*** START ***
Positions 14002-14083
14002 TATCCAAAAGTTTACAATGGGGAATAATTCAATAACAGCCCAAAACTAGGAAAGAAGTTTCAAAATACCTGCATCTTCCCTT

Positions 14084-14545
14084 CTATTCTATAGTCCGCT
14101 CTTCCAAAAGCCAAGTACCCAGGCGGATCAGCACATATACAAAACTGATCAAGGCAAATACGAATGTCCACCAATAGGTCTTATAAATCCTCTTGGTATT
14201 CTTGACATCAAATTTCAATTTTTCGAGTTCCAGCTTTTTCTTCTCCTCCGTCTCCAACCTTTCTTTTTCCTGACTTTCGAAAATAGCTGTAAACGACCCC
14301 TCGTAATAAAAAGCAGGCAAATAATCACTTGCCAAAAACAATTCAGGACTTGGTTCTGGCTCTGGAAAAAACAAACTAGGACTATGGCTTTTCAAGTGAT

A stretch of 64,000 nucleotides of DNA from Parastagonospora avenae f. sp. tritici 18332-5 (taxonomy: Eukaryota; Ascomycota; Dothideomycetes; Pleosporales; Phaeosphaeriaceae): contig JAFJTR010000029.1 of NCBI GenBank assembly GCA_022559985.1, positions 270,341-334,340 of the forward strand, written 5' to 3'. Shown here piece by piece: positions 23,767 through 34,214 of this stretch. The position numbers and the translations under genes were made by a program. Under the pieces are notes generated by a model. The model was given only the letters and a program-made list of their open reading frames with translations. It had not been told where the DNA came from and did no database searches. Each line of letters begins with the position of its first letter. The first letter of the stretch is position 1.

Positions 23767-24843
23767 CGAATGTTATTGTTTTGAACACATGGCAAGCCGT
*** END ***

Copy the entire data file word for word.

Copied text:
Positions 14002-14083
14002 TATCCAAAAGTTTACAATGGGGAATAATTCAATAACAGCCCAAAACTAGGAAAGAAGTTTCAAAATACCTGCATCTTCCCTT

Positions 14084-14545
14084 CTATTCTATAGTCCGCT
14101 CTTCCAAAAGCCAAGTACCCAGGCGGATCAGCACATATACAAAACTGATCAAGGCAAATACGAATGTCCACCAATAGGTCTTATAAATCCTCTTGGTATT
14201 CTTGACATCAAATTTCAATTTTTCGAGTTCCAGCTTTTTCTTCTCCTCCGTCTCCAACCTTTCTTTTTCCTGACTTTCGAAAATAGCTGTAAACGACCCC
14301 TCGTAATAAAAAGCAGGCAAATAATCACTTGCCAAAAACAATTCAGGACTTGGTTCTGGCTCTGGAAAAAACAAACTAGGACTATGGCTTTTCAAGTGAT

A stretch of 64,000 nucleotides of DNA from Parastagonospora avenae f. sp. tritici 18332-5 (taxonomy: Eukaryota; Ascomycota; Dothideomycetes; Pleosporales; Phaeosphaeriaceae): contig JAFJTR010000029.1 of NCBI GenBank assembly GCA_022559985.1, positions 270,341-334,340 of the forward strand, written 5' to 3'. Shown here piece by piece: positions 23,767 through 34,214 of this stretch. The position numbers and the translations under genes were made by a program. Under the pieces are notes generated by a model. The model was given only the letters and a program-made list of their open reading frames with translations. It had not been told where the DNA came from and did no database searches. Each line of letters begins with the position of its first letter. The first letter of the stretch is position 1.

Positions 23767-24843
23767 CGAATGTTATTGTTTTGAACACATGGCAAGCCGT